5. The method of claim 1 further comprising the step of:
performing hierarchical feature resonance against images already classified for a given object class, and utilizing the determined feature descriptors prior to the step of hierarchical classification.
6. The method of claim 5 further comprising the steps of:
storing classification metadata in an image database; and
storing index information for identifying the location of the image.
7. The method of claim 6 further comprising the step of storing image label information in the image database wherein the image label comprises keywords associated with the content of the image.
8. The method of claim 1 further comprising retrieving images from an image database having classifiers of the same classification metadata for display to a user.
9. The method of claim 1 wherein the classifiers are grouped into branch classifiers and dependent leaf classifiers in an image hierarchy database.
10. The method of claim 9 wherein when a classifier exceeds a pre-defined number of referenced images, performing the steps of:
isolating multiple principal feature descriptor components of the original leaf classifier into a new branch classifier; and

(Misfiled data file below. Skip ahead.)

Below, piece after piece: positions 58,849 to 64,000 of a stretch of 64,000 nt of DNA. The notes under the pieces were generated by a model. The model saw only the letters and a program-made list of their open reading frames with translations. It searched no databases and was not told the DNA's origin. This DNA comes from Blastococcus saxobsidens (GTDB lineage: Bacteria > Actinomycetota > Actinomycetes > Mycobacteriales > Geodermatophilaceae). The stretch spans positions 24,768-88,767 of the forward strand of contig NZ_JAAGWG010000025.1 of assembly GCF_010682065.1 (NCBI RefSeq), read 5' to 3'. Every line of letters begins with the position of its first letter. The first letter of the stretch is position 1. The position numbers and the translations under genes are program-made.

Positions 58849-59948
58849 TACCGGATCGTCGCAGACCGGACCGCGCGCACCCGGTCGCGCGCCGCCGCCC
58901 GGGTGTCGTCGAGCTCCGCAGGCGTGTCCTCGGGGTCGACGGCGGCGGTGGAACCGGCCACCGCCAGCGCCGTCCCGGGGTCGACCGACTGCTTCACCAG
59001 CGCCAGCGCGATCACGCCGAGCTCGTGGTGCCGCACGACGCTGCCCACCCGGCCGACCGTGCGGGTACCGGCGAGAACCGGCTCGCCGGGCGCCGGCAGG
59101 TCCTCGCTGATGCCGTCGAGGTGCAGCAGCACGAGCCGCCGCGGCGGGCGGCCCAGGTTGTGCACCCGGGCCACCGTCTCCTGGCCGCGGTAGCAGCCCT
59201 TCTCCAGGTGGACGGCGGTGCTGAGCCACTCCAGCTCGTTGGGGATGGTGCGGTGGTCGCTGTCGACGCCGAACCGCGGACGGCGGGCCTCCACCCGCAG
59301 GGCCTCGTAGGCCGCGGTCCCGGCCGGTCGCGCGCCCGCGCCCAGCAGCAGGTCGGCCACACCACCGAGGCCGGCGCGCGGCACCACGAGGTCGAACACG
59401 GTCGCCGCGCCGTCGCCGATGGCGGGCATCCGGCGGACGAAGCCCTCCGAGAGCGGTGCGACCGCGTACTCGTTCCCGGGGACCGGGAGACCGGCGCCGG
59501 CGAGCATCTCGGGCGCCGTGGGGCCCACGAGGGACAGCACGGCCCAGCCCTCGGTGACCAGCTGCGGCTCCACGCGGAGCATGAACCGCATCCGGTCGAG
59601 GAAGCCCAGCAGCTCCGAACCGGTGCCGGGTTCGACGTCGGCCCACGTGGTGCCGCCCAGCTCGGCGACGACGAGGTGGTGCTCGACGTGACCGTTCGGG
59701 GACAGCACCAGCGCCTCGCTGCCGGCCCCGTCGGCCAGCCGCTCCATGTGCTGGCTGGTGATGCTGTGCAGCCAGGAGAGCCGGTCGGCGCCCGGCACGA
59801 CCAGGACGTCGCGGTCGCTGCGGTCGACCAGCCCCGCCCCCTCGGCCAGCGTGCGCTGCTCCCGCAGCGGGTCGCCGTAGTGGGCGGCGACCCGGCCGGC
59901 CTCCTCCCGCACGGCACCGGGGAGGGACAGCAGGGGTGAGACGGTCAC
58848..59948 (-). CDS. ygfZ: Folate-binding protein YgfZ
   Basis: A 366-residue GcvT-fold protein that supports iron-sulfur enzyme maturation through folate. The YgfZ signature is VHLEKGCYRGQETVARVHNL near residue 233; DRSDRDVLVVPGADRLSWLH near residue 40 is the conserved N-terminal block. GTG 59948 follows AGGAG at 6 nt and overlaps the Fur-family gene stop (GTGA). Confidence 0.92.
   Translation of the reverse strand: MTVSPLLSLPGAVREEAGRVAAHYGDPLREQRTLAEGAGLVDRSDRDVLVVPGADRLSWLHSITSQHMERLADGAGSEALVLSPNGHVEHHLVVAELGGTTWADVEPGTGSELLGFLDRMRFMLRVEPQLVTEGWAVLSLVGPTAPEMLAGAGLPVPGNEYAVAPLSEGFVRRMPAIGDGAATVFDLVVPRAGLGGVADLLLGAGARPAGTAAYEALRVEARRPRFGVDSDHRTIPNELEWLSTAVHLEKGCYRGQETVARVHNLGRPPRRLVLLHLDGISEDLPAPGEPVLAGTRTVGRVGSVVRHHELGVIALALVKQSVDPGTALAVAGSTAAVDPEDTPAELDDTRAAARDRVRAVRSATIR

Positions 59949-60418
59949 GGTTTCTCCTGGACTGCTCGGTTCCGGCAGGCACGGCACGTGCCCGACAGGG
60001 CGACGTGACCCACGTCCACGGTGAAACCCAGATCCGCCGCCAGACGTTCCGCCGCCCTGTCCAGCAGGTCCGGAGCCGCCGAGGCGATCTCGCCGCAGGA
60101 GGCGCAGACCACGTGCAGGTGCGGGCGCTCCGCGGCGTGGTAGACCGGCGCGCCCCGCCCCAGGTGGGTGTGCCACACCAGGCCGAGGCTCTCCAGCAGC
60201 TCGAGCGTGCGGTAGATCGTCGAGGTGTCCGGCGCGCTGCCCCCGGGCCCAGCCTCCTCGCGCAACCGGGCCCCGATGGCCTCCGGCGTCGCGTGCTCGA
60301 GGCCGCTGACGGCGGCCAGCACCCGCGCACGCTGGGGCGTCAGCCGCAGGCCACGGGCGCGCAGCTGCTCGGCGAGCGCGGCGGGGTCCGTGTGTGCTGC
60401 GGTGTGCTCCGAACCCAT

generating new leaf classifiers based upon the differential feature descriptors of the original leaf classifier.
11. The method of claim 1 wherein each of the plurality of feature descriptors is determined independently by a processing unit operating capable of Single Instruction Multi Data (SIMD) processing.
12. A system for image classification and searching comprising:
a processor;
a memory containing instructions for:
a feature extractor module for:
determining a plurality of feature descriptors based upon characteristics of the image;
grouping feature descriptors into complex features wherein the feature descriptors are grouped based upon orientation;
grouping end-stopped complex features and complex features at multiple orientations into hypercomplex features;
generating a hypercomplex resonant feature cluster by linking pairs of hypercomplex features;
a resonant classifier module for:
performing feature hierarchy classification by adaptive resonance on feature descriptors;
generating feature image classifiers based upon the adaptive resonance classifiers;
an indexing module for indexing the image within the classifier hierarchy;
a storage device containing an image database comprising:
classifier metadata associated with images;
indexing data comprising image location data.
13. The system of claim 12 wherein the storage device further comprises image labels comprising keywords associated with content of the images.